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Gernander Takes It "Case by Case" As Players Sent To Wolf Pack

by Jim Cerny / New York Rangers

Nine more players were deleted from the Rangers training camp roster on Wednesday, leaving 30 still vying for up to 23 spots on the opening night roster next week. That means nine more players will be arriving shortly in a place that was not their first choice, Hartford, CT, home of the Rangers AHL affiliate.

While the drive from XL Center, home of the Hartford Wolf Pack, to Madison Square Garden, home of the Rangers, is a relatively painless two or two-and-a-half hour ride, it can seem like millions of miles away for players whose goal it is to play in the NHL, yet begin a season in the AHL.

That is the reality, however, facing the likes of Dylan McIlrath, Danny Kristo, Cam Talbot, Micheal Haley, and five others who were assigned to the Wolf Pack on Wednesday. And it is the job of Hartford head coach Ken Gernander to make sure that the players get over their disappointment and get them back on the track that could lead to the Rangers.

"You have to treat every case on an individual basis," Gernander explained to me the other day. "You have to make an assessment of every situation and do what's in the best interests of the athletes and the organization."

Gernander is spot on in observing that not every player sent down is in the same boat or experiencing the same emotions. Kristo, for example, is a highly touted first year pro who was given a prime chance to earn a spot on the Rangers roster. Haley is a veteran third or fourth liner who has bounced back and forth between the NHL and the minor leagues throughout his career. Talbot is an up-and-coming goaltender who has a pair of solid veterans in Henrik Lundqvist and Martin Biron ahead of him on the depth chart. McIlrath is a first round pick who needs more time in the minor leagues to develop his game after missing several months following knee surgery a year ago.

"It's a case by case basis, but I can give you some hypotheticals we might deal with," shared Gernander. "You could have someone who last year wasn't necessarily in the plans and had a good season and progressed to the point now they are meriting a second and third look, maybe they are encouraged by staying as long as they did in camp. Other people are real professionals where they are told by the organization what their focus needs to be in order to make the jump, and they want to get right at it. And other guys feel they showed better than what they were rewarded for, and they may not be as happy. So every case is different."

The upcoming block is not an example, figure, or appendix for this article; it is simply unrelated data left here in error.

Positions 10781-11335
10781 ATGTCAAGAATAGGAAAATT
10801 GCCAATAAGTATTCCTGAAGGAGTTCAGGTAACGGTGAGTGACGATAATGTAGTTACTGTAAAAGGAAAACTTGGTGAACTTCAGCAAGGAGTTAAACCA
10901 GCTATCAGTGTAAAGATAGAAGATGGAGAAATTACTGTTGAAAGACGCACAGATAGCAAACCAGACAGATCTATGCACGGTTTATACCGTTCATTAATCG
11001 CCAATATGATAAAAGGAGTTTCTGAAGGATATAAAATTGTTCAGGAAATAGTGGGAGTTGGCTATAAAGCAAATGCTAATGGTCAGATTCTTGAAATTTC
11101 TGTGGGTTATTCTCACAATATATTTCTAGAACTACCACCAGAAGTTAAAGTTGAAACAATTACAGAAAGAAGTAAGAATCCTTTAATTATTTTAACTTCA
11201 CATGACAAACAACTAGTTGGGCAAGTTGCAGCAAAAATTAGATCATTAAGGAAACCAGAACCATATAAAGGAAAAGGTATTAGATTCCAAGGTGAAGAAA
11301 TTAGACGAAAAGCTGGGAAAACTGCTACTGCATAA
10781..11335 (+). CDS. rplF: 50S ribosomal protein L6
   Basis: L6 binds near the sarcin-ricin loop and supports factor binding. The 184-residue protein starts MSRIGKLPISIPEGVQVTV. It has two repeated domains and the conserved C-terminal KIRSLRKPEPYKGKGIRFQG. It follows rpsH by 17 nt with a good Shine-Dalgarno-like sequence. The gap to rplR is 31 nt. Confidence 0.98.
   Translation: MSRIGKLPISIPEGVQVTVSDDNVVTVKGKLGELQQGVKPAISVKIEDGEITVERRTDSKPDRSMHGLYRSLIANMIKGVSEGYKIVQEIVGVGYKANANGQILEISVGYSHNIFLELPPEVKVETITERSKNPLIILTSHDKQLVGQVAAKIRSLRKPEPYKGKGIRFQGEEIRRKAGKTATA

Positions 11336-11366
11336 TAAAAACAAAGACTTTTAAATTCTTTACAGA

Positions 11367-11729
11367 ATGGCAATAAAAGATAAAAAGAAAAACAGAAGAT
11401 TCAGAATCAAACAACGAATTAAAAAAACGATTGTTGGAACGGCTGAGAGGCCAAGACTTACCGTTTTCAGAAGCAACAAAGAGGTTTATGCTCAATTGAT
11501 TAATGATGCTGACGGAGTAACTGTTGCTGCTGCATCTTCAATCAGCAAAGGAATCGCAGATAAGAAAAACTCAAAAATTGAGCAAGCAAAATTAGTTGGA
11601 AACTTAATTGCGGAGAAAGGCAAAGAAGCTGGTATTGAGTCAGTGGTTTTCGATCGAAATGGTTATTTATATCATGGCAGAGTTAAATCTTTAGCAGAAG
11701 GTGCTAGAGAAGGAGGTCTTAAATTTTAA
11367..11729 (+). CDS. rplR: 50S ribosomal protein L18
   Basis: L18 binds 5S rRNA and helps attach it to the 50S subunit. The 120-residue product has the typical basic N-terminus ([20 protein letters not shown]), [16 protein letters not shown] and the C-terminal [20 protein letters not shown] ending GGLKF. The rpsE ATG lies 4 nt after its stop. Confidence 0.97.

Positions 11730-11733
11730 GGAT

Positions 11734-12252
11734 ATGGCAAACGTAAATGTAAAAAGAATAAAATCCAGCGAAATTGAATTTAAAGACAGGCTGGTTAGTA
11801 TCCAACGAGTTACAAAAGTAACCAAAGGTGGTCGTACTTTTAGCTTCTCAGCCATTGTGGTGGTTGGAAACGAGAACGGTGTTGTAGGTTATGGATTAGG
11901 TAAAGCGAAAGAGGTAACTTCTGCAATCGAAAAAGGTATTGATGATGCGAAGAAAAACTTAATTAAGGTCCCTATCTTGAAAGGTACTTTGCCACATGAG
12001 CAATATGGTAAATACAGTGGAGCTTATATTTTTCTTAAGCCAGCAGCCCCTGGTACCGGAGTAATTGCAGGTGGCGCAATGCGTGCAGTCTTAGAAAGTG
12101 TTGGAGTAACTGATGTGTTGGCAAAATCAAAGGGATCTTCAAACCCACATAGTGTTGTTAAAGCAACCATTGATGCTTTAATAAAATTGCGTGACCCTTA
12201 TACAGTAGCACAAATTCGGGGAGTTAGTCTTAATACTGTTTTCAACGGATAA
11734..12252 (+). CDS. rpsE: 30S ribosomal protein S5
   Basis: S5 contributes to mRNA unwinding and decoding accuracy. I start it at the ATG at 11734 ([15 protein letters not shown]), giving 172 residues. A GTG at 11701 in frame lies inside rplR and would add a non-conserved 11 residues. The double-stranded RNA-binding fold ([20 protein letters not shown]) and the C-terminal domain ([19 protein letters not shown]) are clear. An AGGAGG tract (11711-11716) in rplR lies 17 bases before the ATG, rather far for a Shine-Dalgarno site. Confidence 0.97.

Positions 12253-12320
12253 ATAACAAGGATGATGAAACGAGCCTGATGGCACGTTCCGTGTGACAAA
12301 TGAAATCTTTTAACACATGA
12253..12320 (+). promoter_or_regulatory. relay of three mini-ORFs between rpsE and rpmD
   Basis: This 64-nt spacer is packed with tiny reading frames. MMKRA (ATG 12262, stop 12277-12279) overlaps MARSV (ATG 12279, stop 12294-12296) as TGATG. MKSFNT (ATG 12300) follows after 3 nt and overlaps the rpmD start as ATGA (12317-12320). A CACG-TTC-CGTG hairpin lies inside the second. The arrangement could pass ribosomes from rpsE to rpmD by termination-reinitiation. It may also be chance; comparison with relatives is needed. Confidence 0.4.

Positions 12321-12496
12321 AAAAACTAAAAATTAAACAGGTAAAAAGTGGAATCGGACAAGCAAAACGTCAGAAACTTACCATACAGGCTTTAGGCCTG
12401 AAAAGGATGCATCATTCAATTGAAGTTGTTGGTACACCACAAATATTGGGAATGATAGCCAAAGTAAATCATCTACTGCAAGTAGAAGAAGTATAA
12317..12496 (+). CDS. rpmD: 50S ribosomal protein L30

It is a big part of Gernander's job to understand quickly what each player is feeling and how they are reacting to their demotion. He then must counsel, and coach, these players so that they can become as productive to the organization as possible.

In short, that is called player development.

"A large part of our job is development," said Gernander, who is assisted in Hartford by Jeff Beukeboom and Pat Boller. "We are working with raw players and trying to help them be the best they can be. We are trying to create as much depth and competition within the organization as possible."

Perhaps better than most coaches, Gernander can understand all of the emotions he helps these players deal with on a regular basis becaus eover a 14-year professional hockey career Gernander appeared in only 12 regular season, and 15 post-season, games---all with the Rangers. Though he was elected into the American Hockey League Hall of Fame last year, Gernander more times than not was that player being sent back to the minor leagues and not playing in the NHL over the course of his career.

Now his concern is molding the players he receives from the Rangers, and making sure as many as possible become ready and good enough to be National Hockey Leaguers.

"From Day One in the organization we are trying to push the (players) in a certain direction, and that is to the Rangers, to the NHL", explained Gernander. "The best teams in this league build from within, and that's what we want to do, to keep building from within. Our overall body of work does not change, there is a certain stability to what we do in this organization."

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